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Penn St. football team readies for logistical challenges of Ireland trip

This is a file image taken from video Saturday, May 8, 2010, of a column of ash rising from Iceland's Eyjafjallajokul volcano. It was reported Tuesday, Aug. 19, 2014, that thousands of small intense earthquakes are rocking Iceland amid concerns that one of the country's volcanoes might be close to erupting. Iceland has raised its aviation alert level for the risk of a possible volcanic eruption to orange — the second-most severe level. The alert is worrisome because of the chaos that followed the April 2010 eruption of Eyjafjallajokul, when more than 100,000 flights were cancelled because volcanic ash floating in the atmosphere was considered an aviation safety hazard.

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European vacation

Some figures on the logistics of Penn State football's trip to Dublin, Ireland:

310 — approximate number in the PSU traveling party

118 — players expected to be on the trip

5 — time difference in hours from Pennsylvania to Dublin

35 — minutes to travel from the Dublin team hotel to the practice facility and stadium

4,100 — approximate cubic feet of equipment* that needs to go through customs

5,000-plus —± Sets of pom-poms sent for the Penn State Alumni Association

* — Based on a 53-foot tractor trailer filled to capacity

Wednesday, Aug. 20, 2014, 9:24 p.m.

Since arriving at Penn State about two weeks ago to begin duties as the Nittany Lions football equipment manager, Jay Takach has worked a succession of 18-to-20-hour days.

Getting a major college football team to Ireland and back — with all its staff and stuff — is a daunting task.

“I've been trying to get caught up on this trip to make sure we're in line to have everything taken care of,” Takach said. “I've been working from 5 or 6 in the morning until 12 or 1 a.m. most nights.”

Getting an estimated 118 players — and 310 people overall — and a 53-foot tractor trailer full of equipment to, say, Bloomington, Ind., is a chore. Throw in the headaches associated with customs, passports, currency exchange, TSA regulations, electrical-outlet adaptors, a five-hour time change…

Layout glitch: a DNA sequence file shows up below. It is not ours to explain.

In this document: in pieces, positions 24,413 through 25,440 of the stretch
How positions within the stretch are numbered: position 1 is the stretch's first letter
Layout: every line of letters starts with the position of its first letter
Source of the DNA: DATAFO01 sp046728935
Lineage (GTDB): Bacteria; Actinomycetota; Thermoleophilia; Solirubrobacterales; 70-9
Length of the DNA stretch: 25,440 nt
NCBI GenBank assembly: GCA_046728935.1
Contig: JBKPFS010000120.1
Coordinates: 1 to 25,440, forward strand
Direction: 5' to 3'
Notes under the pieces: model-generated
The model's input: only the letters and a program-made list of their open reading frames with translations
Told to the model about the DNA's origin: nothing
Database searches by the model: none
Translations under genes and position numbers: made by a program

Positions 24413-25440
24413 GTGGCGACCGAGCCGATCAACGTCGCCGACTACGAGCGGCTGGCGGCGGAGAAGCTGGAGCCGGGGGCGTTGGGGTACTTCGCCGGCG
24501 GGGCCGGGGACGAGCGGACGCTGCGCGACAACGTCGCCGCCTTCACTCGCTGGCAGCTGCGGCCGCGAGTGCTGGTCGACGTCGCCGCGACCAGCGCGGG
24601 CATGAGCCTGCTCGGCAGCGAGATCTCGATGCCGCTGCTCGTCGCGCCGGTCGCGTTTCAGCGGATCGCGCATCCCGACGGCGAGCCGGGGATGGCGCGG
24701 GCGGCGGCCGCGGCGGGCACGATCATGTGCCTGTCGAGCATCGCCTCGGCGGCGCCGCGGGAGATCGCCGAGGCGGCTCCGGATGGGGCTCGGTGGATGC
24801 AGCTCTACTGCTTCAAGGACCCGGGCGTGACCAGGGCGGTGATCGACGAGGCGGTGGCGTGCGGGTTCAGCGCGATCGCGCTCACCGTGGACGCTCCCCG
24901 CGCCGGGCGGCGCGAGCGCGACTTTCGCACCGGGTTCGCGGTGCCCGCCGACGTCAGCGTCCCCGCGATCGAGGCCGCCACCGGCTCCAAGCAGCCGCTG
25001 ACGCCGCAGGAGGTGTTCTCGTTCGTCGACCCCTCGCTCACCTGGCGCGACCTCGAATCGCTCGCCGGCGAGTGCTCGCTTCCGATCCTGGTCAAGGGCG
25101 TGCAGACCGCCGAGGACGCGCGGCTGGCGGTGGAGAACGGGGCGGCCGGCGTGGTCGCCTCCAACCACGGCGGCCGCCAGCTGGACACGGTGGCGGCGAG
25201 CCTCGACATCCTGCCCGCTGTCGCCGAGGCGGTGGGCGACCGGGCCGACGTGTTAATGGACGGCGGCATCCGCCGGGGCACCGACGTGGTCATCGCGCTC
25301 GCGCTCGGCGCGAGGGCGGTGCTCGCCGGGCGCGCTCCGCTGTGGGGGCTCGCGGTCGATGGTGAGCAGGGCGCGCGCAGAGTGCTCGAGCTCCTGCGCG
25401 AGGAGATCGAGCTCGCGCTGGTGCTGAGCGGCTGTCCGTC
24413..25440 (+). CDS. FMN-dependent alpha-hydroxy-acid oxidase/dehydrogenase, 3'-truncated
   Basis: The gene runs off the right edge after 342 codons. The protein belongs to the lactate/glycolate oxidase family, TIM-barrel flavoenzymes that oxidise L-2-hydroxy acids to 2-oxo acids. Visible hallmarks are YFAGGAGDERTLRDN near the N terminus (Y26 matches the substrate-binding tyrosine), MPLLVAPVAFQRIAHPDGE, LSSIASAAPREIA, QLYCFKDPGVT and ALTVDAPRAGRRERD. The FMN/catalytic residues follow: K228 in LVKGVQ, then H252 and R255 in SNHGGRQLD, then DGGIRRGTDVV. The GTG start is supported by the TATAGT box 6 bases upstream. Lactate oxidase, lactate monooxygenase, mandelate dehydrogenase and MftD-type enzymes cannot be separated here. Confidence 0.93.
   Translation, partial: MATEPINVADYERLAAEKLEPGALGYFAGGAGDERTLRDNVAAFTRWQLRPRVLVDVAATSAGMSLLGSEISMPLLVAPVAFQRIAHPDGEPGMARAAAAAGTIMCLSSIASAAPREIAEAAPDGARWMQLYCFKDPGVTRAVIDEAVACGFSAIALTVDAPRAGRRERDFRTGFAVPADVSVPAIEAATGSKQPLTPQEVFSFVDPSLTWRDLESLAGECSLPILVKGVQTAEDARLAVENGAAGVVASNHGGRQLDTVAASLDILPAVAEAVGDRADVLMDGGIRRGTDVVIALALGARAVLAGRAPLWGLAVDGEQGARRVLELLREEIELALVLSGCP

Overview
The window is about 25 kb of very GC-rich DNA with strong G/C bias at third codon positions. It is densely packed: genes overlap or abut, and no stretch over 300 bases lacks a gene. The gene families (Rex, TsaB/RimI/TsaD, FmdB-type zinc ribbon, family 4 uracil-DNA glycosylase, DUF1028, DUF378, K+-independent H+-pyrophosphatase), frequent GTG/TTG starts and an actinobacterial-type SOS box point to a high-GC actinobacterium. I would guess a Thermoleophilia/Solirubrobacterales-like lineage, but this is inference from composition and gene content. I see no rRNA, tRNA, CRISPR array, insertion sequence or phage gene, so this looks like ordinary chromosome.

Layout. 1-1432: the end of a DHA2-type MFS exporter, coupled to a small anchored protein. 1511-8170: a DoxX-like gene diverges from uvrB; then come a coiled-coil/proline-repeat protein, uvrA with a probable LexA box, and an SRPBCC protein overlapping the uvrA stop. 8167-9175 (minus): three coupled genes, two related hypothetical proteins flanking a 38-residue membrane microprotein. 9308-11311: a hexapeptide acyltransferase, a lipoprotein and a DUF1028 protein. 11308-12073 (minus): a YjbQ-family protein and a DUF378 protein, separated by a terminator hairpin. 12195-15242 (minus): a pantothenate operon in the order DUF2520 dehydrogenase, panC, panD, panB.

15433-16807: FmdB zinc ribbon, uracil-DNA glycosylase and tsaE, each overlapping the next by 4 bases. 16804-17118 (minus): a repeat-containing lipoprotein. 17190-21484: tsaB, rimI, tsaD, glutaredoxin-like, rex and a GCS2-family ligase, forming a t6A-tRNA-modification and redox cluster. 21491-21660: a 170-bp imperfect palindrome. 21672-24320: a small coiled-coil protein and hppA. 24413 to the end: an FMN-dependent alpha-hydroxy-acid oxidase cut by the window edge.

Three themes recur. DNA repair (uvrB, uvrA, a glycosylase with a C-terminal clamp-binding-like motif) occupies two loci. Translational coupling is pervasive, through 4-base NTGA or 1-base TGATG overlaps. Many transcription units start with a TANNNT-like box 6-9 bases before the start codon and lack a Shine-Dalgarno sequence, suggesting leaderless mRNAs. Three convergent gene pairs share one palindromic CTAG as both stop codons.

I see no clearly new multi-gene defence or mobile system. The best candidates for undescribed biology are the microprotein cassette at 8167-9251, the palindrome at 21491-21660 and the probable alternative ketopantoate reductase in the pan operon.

A possible volcano?

“There's an enormous amount of challenges we've had to face,” Takach said.

Croke Park Stadium in Dublin was announced as the site for Penn State's Aug. 30 season opener against Central Florida in July 2013. The previous staff under coach Bill O'Brien spent six months in the preliminary stages of planning the logistics for the trip.

New director of football operations Michael Hazel credited predecessor Kirk Diehl with “having a good plan in place” in securing passports for most of the players who were on the team prior to this season.

Passports, though, are just the beginning.

“There's just a lot of moving parts that exist,” Hazel said. “When you are going overseas, you are required to complete certain documents where you basically have to list every item that you're taking with you. A box of 24 pencils, 180 socks to 190 pairs of cleats — whatever you are taking, it needs listed from A to Z.”

The Nittany Lions will leave Tuesday evening from Harrisburg on a charter to Dublin, where they will arrive early Wednesday morning IST (Irish Standard Time). By mid-Sunday, the team will be back in State College — many of the players napping — before settling back into a routine of a normal game week.

In between? Anything but normal.

And that doesn't even count the possibility of a volcanic eruption in Iceland disrupting travel plans.

Iceland's government has raised the volcano alert level following thousands of small earthquakes recently near Bardarbunga. More than 100,000 flights across Europe were canceled following the 2010 eruption of the Eyjafjallajokull volcano in Iceland, which sits about 900 miles from Ireland.

“We're monitoring that situation,” PSU director of football administration Kevin Threlkel said. “Really, we have to lean on United Airlines and the folks that are handling our cargo, as it relates to that. That's kind of out of our area of expertise.”

Players will be kept on as close to an eating and sleeping routine as possible. Similar to a bowl, group outings are planned — to the Guinness Storehouse and a bus tour of downtown.

“It's going to be a cultural experience, but we won't have a lot of time to do sightseeing with the guys,” Hazel said. “This is going to be a business trip. Once we touch down there, we're going to be going nonstop… until we play and come home.”

All of that takes planning.

The Associated Press contributed. Chris Adamski is a staff writer for Trib Total Media. Reach him at or via Twitter @C_AdamskiTrib.

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